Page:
New blood, action in Congress?

Monday, January 1, 2007

WASHINGTON--The most significant result of the election of the 110th Congress has been the emergence of Ed Markey (D-Mass.) as the chair of the Subcommittee on Telecommunications and the Internet, according to John Murphy, current president of the CSAA and president of Vector Security in New Jersey. "Having someone who has been willing to listen to the alarm industry in the past reemerge as the head of telecom ...That is the most significant thing that has happened," said Murphy.
Markey's subcommittee, part of the Energy and Commerce Committee, is of prime importance because this is where issues such as VoIP language in the telecommunications bill are first debated.
Murphy and others agree that the most critical issues affecting the security industry as a whole are the AMPS sunset in 2008, VoIP, and in the case of monitoring, specifically, licensing reciprocity: standardization in terms of regulation for monitoring throughout the country. In
other words, should an industry-backed bill goes through, "If your monitoring license is in your home state, you'll be licensed throughout country," said Lou Fiore, president of I.T. Fiore in New Jersey.
Fiore doesn't see a big change coming with the rise in power of the Democrats. He said neither VoIP nor the reciprocity issue are major political footballs, and are a chance for Congress to work together. "If anything positive would come out of the Congress, this might be it."
Steve Doyle, executive vice president of the Central Station Alarm Association, agrees.
"I think in some ways the Democrats look on these issues a little more favorably than the Republicans did," said Doyle. "They're looking at licensing and reciprocity, and there's an indication that they feel we're behind the times on electronic interstate commerce. We're hopeful we have some folks in there who we can work with." He added, "When you get new blood coming into Congress, they come in looking to do something good--they see VoIP and realize this is something that needs to be done for the good of the country."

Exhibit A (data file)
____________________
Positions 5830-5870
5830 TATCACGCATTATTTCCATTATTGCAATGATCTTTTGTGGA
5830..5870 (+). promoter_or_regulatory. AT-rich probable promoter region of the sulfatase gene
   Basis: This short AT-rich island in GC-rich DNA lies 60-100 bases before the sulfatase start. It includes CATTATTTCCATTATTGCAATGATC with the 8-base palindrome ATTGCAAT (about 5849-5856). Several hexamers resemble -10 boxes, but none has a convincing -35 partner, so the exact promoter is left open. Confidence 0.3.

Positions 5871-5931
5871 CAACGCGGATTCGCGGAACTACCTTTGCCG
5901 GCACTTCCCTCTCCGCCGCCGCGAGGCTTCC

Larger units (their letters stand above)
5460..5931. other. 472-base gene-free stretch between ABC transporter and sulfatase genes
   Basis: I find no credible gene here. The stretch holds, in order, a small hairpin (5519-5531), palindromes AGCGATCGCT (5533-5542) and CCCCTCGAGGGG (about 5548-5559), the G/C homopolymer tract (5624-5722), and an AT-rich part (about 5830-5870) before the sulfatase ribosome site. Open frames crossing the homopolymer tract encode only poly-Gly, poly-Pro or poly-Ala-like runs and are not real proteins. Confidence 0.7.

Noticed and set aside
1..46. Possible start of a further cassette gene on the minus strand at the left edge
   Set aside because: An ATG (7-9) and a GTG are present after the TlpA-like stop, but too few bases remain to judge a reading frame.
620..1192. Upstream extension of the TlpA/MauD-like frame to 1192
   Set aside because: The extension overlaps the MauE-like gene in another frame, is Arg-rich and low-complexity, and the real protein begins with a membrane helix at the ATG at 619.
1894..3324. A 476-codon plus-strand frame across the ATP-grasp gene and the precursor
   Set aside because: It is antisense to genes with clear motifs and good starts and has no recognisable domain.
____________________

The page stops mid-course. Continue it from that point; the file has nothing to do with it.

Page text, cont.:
While an amendment requiring VoIP providers to notify alarm system owners of potential service disruption was passed in the House last year, the bill never made it to the floor of the Senate. The entire telecommunications bill was sidelined and "should be resurrected for the 110th Congress," according to Fiore. Many in the security industry were disappointed when the bill failed in the Senate.
"We have been walking the halls of Congress for the last several years," said Murphy. "Candidly, while people were waiting for the election, no one wanted to take action, they just hunkered down. They just didn't want to do anything to appear to create a benefit for the other side." Murphy is hopeful that Congress will be more receptive to the needs of the security industry. "What I'm hoping is that the election will send a message to Congress--it doesn't matter if there is an 'R' or a 'D' after your name, we need some bipartisan effort."